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A small community model for the transmission of infectious diseases: comparison of school closure as an intervention in individual-based models of an influenza pandemic.
PLoS One. 2008; 3(12):e4005.Plos

Abstract

BACKGROUND

In the absence of other evidence, modelling has been used extensively to help policy makers plan for a potential future influenza pandemic.

METHOD

We have constructed an individual based model of a small community in the developed world with detail down to exact household structure obtained from census collection datasets and precise simulation of household demographics, movement within the community and individual contact patterns. We modelled the spread of pandemic influenza in this community and the effect on daily and final attack rates of four social distancing measures: school closure, increased case isolation, workplace non-attendance and community contact reduction. We compared the modelled results of final attack rates in the absence of any interventions and the effect of school closure as a single intervention with other published individual based models of pandemic influenza in the developed world.

RESULTS

We showed that published individual based models estimate similar final attack rates over a range of values for R(0) in a pandemic where no interventions have been implemented; that multiple social distancing measures applied early and continuously can be very effective in interrupting transmission of the pandemic virus for R(0) values up to 2.5; and that different conclusions reached on the simulated benefit of school closure in published models appear to result from differences in assumptions about the timing and duration of school closure and flow-on effects on other social contacts resulting from school closure.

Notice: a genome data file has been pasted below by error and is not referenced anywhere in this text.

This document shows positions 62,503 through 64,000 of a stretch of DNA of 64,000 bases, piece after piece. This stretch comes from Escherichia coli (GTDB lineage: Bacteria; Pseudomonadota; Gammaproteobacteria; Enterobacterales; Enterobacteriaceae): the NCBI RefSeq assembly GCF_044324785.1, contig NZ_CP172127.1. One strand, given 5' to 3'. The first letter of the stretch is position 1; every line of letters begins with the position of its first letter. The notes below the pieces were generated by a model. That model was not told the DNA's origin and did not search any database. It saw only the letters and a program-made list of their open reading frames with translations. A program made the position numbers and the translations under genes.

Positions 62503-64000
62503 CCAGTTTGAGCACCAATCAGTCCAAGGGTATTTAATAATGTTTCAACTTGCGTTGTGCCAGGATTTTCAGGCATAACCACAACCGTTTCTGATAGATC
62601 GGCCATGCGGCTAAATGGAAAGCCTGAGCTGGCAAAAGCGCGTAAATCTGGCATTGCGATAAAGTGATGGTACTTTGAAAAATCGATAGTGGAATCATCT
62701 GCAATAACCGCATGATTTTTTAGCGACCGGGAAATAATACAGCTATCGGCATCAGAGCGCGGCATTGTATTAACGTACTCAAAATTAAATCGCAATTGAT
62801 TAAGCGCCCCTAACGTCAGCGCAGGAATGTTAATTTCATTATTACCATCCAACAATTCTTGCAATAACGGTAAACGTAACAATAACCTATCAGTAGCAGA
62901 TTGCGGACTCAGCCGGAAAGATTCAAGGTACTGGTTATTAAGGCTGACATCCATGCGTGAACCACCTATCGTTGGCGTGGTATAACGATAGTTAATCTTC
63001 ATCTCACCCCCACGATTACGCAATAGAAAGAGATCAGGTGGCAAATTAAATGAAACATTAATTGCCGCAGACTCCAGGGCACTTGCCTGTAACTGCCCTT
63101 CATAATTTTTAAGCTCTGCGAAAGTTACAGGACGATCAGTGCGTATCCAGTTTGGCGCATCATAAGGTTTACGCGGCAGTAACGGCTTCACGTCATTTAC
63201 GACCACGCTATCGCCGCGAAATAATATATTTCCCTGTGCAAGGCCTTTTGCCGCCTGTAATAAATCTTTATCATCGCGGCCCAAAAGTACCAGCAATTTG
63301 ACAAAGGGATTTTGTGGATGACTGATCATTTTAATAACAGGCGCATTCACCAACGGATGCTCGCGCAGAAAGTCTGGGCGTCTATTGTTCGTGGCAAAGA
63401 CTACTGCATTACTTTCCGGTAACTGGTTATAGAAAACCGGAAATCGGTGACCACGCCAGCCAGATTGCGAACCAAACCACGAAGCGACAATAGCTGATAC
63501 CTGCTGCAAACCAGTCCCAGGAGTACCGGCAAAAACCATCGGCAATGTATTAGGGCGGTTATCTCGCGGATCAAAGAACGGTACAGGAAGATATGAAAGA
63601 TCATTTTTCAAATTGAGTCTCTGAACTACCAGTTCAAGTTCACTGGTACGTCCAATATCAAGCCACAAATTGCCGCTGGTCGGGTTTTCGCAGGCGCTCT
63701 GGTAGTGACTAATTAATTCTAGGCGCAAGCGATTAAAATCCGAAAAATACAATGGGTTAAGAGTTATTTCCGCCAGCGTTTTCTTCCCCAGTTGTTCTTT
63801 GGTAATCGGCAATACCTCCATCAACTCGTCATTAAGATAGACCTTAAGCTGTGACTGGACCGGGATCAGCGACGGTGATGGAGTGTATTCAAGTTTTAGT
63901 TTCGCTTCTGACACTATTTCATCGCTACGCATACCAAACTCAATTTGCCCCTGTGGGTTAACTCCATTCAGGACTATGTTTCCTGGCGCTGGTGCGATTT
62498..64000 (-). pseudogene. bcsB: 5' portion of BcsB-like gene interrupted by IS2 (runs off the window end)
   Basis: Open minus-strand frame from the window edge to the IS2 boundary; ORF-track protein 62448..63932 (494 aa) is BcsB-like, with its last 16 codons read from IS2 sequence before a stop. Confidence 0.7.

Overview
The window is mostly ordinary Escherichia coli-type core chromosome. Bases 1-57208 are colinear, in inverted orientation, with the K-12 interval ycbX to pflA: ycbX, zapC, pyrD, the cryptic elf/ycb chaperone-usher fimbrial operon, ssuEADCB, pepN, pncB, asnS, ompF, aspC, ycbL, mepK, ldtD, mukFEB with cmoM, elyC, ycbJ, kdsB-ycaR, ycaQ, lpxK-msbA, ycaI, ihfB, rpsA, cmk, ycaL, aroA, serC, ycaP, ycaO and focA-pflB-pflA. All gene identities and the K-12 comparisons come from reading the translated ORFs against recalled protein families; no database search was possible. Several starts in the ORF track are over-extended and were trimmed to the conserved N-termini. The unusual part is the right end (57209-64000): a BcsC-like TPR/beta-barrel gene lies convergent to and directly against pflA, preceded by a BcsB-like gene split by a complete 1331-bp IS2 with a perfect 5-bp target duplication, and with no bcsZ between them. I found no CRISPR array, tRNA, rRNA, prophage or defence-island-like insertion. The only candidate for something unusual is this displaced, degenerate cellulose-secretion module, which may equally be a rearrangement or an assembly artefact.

CONCLUSION

Models of the spread and control of pandemic influenza have the potential to assist policy makers with decisions about which control strategies to adopt. However, attention needs to be given by policy makers to the assumptions underpinning both the models and the control strategies examined.

Authors+Show Affiliations

School of Computer Science and Software Engineering, The University of Western Australia, Crawley, Western Australia, Australia. joel@csse.uwa.edu.auNo affiliation info availableNo affiliation info availableNo affiliation info availableNo affiliation info available

Pub Type(s)

Comparative Study
Evaluation Study
Journal Article
Research Support, Non-U.S. Gov't

Language

eng

PubMed ID

19104659

Citation

Milne, George J., et al. "A Small Community Model for the Transmission of Infectious Diseases: Comparison of School Closure as an Intervention in Individual-based Models of an Influenza Pandemic." PloS One, vol. 3, no. 12, 2008, pp. e4005.
Milne GJ, Kelso JK, Kelly HA, et al. A small community model for the transmission of infectious diseases: comparison of school closure as an intervention in individual-based models of an influenza pandemic. PLoS One. 2008;3(12):e4005.